a, Off the Board, Opinion

A plea to Americans at McGill: Your vote counts, too

The New Hampshire first-in-the-nation primary on Feb. 9 kicks off a long election season with many opportunities to cast a ballot on a national, state, and local level; however, engaging in one’s civic duty may seem like a daunting task when living abroad. Each one of the 2,276 students of American citizenship currently enrolled at McGill University is eligible to vote despite studying in Canada, but the process by which to do so is by no means intuitive. If an American citizen is planning on participating at all in this election cycle, now is the time to register to vote and request absentee ballots.

The participation of absentee voters is essential to the democratic process. The 18-24 age bracket is notorious for contributing to the lowest voter turnout of all. In 2012, only 38 per cent of those who were eligible actually voted. It is the responsibility of young voters, even those far from home, to stay engaged with issues that matter: The 2016 presidential election must not follow this trend.

By registering as an absentee now, one’s status will be documented for any upcoming election. The key to understanding the process is knowing the resources available within a given period prior to an election. The primaries and caucuses will decide the nominee for the Democratic and Republican parties by the end of July. Depending on when your home state holds its primary, the deadline to register may have already passed, or is otherwise quickly approaching. You only needs to register once, but it is required before being able to vote. So, request an absentee voter registration form as soon as possible to ensure less future stress, and to start receiving your ballots.



On McGill’s campus, Democrats Abroad at McGill not only assists students looking for answers about absentee ballots, but also hosts events related to politics, such as streaming the debates of both parties.

The process is made significantly easier with the help of online resources available at the click of a button, providing no excuse not to approach absentee voting. The Federal Voter Assistance Program (FVAP) and Votefromabroad.org offer any form needed to register and request an absentee ballot. Filling out and mailing a Federal Post Card Application, a form standard for every state and available on FVAP.gov, both registers and allows us to automatically receive a ballot for every upcoming federal election. Votefromabroad.org offers the same service, but with state and local election ballots included. Information on every state’s deadlines and election dates can be found on the Vote from Abroad website by selecting from a drop-down menu. Once the ballot has been filled out, one can download a free, postage-paid envelope from FVAP.gov, and either take it to the nearest Canada Post or drop it off at the US consulate in Montreal. Consulates and embassies around the world offer this absentee ballot mailing service, and can also provide in-person assistance with the process—just one more way voting from abroad is made easy.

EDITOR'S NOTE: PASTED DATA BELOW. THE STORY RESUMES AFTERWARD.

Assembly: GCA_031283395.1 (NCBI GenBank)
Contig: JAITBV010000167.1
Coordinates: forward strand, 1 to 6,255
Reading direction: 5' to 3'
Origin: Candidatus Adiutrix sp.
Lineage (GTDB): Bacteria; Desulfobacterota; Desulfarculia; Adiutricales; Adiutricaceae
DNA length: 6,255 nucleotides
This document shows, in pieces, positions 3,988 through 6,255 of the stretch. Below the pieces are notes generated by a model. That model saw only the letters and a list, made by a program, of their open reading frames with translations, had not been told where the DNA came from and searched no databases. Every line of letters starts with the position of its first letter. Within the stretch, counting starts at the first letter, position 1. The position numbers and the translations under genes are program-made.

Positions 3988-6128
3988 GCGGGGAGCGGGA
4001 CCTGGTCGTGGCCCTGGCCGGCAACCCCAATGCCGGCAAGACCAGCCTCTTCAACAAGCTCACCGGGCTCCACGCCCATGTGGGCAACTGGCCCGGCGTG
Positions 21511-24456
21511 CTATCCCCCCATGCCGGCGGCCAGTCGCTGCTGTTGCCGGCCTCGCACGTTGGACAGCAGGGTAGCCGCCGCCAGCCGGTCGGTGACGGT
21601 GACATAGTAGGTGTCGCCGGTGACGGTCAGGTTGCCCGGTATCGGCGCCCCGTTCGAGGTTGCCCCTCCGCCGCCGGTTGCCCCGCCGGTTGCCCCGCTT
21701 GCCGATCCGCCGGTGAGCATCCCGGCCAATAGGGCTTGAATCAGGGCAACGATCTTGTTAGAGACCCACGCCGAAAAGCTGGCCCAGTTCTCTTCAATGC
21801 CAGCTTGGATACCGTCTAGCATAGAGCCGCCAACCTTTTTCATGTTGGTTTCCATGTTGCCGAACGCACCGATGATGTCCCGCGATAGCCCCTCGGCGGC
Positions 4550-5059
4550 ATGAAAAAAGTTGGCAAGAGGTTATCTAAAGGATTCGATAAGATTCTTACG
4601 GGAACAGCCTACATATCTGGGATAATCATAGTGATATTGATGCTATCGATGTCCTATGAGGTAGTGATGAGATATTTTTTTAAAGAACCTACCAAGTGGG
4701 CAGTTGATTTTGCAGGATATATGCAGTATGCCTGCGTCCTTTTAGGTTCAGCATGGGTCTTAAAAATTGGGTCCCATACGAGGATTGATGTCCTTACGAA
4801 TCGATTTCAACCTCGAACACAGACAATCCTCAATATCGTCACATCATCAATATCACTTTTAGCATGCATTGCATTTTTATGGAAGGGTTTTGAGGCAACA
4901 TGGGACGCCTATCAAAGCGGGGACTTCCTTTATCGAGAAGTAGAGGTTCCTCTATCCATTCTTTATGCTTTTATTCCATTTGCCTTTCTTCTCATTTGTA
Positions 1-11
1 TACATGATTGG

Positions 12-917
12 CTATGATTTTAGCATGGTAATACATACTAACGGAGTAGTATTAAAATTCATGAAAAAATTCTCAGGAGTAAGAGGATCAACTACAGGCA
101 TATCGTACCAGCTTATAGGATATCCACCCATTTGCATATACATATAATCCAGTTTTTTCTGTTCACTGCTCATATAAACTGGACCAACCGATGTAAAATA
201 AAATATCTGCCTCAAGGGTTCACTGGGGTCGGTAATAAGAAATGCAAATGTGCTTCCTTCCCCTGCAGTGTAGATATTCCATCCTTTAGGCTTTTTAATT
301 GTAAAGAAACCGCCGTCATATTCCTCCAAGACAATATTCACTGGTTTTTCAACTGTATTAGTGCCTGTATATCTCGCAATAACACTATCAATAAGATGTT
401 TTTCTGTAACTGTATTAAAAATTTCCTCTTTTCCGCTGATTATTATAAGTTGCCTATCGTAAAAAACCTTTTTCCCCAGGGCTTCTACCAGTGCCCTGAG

Remaining engaged in domestic politics from abroad is easier than one would anticipate. Groups like Democrats Abroad and Republicans Overseas exist in chapters all over the world for the purpose of connecting Americans to their political organizations, thereby reducing the obstacles to being an informed constituent. On McGill’s campus, Democrats Abroad at McGill not only assists students looking for answers about absentee ballots, but also hosts events related to politics, such as streaming the debates of both parties. In the 2012 cycle, alternative voting—mainly absentee and early voting—comprised 32.7 per cent of all ballots cast.

Though some American students may have just started at McGill, and so will not be in the country for the next president’s first term, they have the opportunity to impact the results of other levels of government. Individual state and local elections are just as important as presidential races—if not more so. These generally happen in the early fall. While it often feels that voting in a non-swing state is a pointless and wasted act, this is simply not the case when considering the numerous other elected officials democratically selected in your state. Furthermore, if voting in one of the 26 states that allow for ballot initiatives or referenda, who have the unique opportunity to participate in directly voting on legislation.

All American students abroad have a stake in the upcoming presidential election—especially if they are considering returning to live and work after graduation. Given the ease of registering to vote, there is simply no excuse for failing to do so.







Aislinn is in her final year at McGill and is a news editor at the McGill Tribune.






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